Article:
the benefits and costs
the following sections we will illustrate by example some of the
benefits that have already been achieved by organisations that
have embraced new ways of working.
These are of course not necessarily all achievable at the
same time! Most importantly, there is no substitute for detailed analysis
in each case. What
has been achieved in another organisation can be a useful
indicator, but no more.
and efficient service delivery:
organisations, in both the private and public sectors, are keen to
improve the ways they deal with customers, clients, business
partners and the general public.
working can contribute to this in a number of ways:
can be "open for business" for longer hours, even
anti-social hours, for example, telephones can be answered by
home-workers or by people working in different time zones.
centres and switchboards can improve their answering
statistics by diverting overflow calls to contingent workers.
staff can spend more time with their customers and clients and
less time visiting the office or travelling.
can be relocated closer to their markets and customers, yet
still remain part of the employer's virtual office.
gains can be substantial. It
has been estimated that 80% of callers will phone a competitor if
the phone is not answered or they are put in a long queue.
One sales and marketing operation, with a million inbound
calls a year, estimated that increasing the percentage of calls
answered in three rings from 70% to 95% allowed them to increase
sales by 15% without taking on more staff.
organisation, in the public sector, was able to increase the
average number of visits to the public made daily by its mobile
professionals from 3 to 4, in effect a productivity improvement of
operating and administrative costs:
most visible area of fixed cost addressed by flexible working is
property. Apart from
call centres and other highly structured environments, which
already implement shared desk policies and operate
round-the-clock, most office buildings are seriously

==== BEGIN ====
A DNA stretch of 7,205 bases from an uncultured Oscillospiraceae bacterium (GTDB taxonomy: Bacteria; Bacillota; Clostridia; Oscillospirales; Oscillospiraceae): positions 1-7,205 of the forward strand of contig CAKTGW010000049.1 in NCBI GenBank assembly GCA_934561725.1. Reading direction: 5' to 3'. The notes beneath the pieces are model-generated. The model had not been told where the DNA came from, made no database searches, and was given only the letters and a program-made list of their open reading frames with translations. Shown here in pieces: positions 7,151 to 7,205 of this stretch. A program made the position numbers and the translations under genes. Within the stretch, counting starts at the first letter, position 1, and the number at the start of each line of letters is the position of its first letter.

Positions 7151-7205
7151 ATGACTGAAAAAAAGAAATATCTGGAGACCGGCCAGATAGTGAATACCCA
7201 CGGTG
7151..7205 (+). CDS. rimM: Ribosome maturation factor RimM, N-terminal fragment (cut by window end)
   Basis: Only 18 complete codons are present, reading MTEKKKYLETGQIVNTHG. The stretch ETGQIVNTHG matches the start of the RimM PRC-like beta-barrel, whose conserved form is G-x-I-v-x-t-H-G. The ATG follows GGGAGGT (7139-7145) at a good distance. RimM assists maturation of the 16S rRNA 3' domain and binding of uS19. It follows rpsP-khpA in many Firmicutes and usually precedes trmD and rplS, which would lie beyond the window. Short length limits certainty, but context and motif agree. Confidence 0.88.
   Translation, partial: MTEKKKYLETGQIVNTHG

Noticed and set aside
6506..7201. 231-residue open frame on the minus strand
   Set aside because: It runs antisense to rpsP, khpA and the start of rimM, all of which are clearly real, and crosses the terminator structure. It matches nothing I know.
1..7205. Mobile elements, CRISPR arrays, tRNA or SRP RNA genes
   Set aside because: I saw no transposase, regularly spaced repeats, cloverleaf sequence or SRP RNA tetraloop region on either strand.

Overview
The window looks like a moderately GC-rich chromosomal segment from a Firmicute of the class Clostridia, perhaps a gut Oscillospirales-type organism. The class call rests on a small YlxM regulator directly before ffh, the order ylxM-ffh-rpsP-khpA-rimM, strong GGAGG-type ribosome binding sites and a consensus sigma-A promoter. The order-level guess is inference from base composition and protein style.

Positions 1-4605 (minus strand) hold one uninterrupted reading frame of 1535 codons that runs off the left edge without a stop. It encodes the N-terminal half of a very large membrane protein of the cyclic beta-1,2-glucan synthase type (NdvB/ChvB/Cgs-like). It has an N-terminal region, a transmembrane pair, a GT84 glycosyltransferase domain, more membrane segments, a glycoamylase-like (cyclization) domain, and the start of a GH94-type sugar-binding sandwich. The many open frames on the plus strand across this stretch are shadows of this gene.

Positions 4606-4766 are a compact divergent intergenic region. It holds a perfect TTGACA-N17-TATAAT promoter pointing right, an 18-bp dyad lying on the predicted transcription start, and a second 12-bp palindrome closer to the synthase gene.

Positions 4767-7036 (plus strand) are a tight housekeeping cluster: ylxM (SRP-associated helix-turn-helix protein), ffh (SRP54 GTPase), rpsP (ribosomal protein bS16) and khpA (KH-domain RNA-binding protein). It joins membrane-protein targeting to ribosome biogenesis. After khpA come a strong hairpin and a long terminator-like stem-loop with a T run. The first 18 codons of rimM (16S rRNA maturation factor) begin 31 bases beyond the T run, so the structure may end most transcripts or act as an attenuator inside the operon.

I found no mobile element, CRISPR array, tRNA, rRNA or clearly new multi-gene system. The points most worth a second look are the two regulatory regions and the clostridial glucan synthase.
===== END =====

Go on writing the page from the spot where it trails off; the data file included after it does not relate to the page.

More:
call-centres may run less than half-full during quiet periods.
transition from a personal to a shared space environment can have
a dramatic impact on space needs.
One engineering consultancy in the north of England
calculated it needed only 30% of its previous space.
In fact it chose to only half its space, creating staff
facilities including a gym in the process.
Annual facility costs per employee reduced from £6,500 to
cost reductions come from lower secretarial ratios and
streamlined, paper-free processes.
Some of these are, of course, partly achievable in a
conventional working environment.
In some forward-thinking organisations staff no longer
needed in back-office administrative roles are redeployed into
business efficiency and team / personal productivity:
the greatest financial benefits from flexible working result from
efficiency and productivity improvements, yet they are often
difficult to quantify in advance.
The point here is that flexible working enables substantial
gains, but it is up to managers and their teams to deliver them in
the context of new ways of working.
efficiency implies raising the business output per unit cost.
Technology-enabled process and communications improvements
can deliver substantial improvements, even in a conventional
working environment. Additional
gains attributable to flexible working include:
time spent travelling on business: